Fine Living: The Adventures of James Buie

Mark Twain once said that, “travel is fatal to prejudice, bigotry, and narrow mindedness,” and Edmond resident James Buie would likely agree. With a lengthy career in the U.S. Navy and a love of travel, Buie has seen more of the world than many ever dream of.

He has spent years collecting memories from around the globe and is more than happy to share his outlook on life. “My Facebook says ‘get off your computer and live’,” he laughed.

As he tells the stories of his adventures, you can tell he takes his own advice wholeheartedly.

Having grown up in Los Angeles, Buie was set to begin a career in the film industry by the early 1980s. His father was a grip and his uncle a gaffer for movie sets. Buie’s family ties could have easily led him to make movies about far off places, but instead, an actors’ strike that left him out of work, led him to join the Navy where he could go see these far off places for himself.

His father’s WWII service in the Navy inspired him to join the same branch, where he served for over 20 years, travelling the world five times. “It’s easier for me to point to a map and tell you where I haven’t been versus where I have,” Buie says.

One of his early stints at sea included extensive travel around the Mediterranean Ocean. “I was in port a lot of periods in the Mediterranean,” he said, explaining that they usually ported for 10 days at a time in various countries. It was here that many of Buie’s lessons in the ways of the world truly began.

“I saw all of these different cultures,” he said. “The wider you open your vision, the more you see; the more you learn, the more you have understanding of other people and tolerance of other cultures.”

His excursions with the Navy led Buie to a wide range of destinations including France, Naples, Iceland, Japan and even Egypt, just to name a few. He began his travels on a ship called the Coral Sea, but it is clear Buie takes a great amount of pride in another ship. The one he sailed on her maiden voyage, and then again on his last voyage with the Navy – the Abraham Lincoln. Buie even recalls watching this massive boat being built.  “It made the Coral Sea, which is an aircraft carrier, look small,” he laughs.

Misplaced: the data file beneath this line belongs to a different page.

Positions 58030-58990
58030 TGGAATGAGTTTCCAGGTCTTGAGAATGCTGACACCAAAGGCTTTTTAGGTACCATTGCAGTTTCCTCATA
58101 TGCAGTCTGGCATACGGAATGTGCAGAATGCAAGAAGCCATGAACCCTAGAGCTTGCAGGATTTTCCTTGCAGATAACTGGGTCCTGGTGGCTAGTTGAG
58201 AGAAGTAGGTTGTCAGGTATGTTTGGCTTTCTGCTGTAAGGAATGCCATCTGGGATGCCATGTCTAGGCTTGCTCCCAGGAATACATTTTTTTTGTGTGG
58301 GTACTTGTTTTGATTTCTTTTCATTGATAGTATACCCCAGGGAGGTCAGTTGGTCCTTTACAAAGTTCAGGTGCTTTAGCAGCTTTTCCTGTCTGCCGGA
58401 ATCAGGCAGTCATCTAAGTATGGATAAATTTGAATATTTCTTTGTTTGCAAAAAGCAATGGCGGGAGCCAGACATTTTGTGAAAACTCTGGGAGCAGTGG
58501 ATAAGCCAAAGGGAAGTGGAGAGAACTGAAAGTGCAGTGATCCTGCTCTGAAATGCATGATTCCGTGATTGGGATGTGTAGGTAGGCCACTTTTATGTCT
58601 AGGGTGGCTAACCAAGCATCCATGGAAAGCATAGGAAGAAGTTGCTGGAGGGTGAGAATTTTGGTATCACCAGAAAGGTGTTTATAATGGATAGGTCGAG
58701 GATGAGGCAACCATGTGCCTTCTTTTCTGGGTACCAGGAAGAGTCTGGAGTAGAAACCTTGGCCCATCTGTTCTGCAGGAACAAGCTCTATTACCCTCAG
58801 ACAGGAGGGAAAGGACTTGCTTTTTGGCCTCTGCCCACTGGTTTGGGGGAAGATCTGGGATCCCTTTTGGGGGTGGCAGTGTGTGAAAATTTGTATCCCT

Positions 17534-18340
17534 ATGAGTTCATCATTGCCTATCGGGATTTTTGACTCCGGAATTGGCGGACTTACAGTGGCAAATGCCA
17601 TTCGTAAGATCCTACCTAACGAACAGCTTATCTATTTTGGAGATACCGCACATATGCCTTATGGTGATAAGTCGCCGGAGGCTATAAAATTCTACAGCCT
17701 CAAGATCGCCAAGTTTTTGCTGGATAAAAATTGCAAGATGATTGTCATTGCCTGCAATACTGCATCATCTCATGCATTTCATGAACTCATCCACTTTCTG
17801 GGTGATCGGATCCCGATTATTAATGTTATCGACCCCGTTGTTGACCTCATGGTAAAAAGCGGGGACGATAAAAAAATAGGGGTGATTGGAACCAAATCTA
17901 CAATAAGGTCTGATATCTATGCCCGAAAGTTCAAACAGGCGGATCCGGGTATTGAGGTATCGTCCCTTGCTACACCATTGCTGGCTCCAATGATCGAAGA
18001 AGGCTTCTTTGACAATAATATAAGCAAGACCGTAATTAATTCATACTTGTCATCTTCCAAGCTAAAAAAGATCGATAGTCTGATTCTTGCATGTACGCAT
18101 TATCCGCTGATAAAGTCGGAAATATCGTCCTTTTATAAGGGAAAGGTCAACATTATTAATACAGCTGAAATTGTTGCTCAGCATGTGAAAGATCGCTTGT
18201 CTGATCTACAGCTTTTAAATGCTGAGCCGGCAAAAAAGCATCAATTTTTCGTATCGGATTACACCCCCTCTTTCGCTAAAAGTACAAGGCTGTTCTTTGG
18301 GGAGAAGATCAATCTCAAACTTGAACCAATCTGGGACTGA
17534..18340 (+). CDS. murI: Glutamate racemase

While traveling, Buie made it a point not to fall into the stereotypical itinerary of many who are staying at port. “We have some people who join the military and they just hit the bars and go see the tourist areas,” he said. But it was different for him and his group of friends. They all had passports and made good use of them. “We would spend Christmas in the French Alps or visit the museums. It was all about constantly learning about people
and cultures.”

One beautiful lesson learned came while Buie was in the Kingdom of Bahrain, a group of islands in the Arabian-Persian Gulf. He was standing in a lively market area called the Gold Souq and tells the story of witnessing a mother chase her giggling child though the aisles of goods. “I come to the realization, and so does her husband at the same time and we both laugh out loud, realizing that children are the same no matter where you stand on the planet,” he said.

Buie clearly loved his time in the Navy. He speaks of destinations and their country characteristics with an almost unmatched reverence and joy. But perhaps for him, the most magical place of all is Australia, where he met his wife in 2003.

It was Christmas in Perth, a city Buie describes to be much like Los Angeles. But it was summer there and hardly felt like Christmas at all. So, in his typical refusal to spend the holiday hanging out in the bars, Buie chose instead to crash someone’s Christmas party at a local dinner club. That someone turned out to be his wife, and the rest as they say, is history. 

After retiring from the Navy, Buie got a job at Tinker Air Force Base and he and his family have since settled in Edmond. He has been to an estimated 75 different places, multiple times, around the United States and the world, but his thirst for adventure is not quenched yet.

Two years ago, his wife gave him an anniversary gift of a hot air balloon ride and the two are constantly planning new travel opportunities. One place he would like to get back to is Venice. “When you go back to a place, even if it’s your hometown five years later, things have changed. The world constantly changes,” he said.

It’s true; the world is changing, and it can change you too, if you let it – so at the advice of James Buie, get out there and live. 

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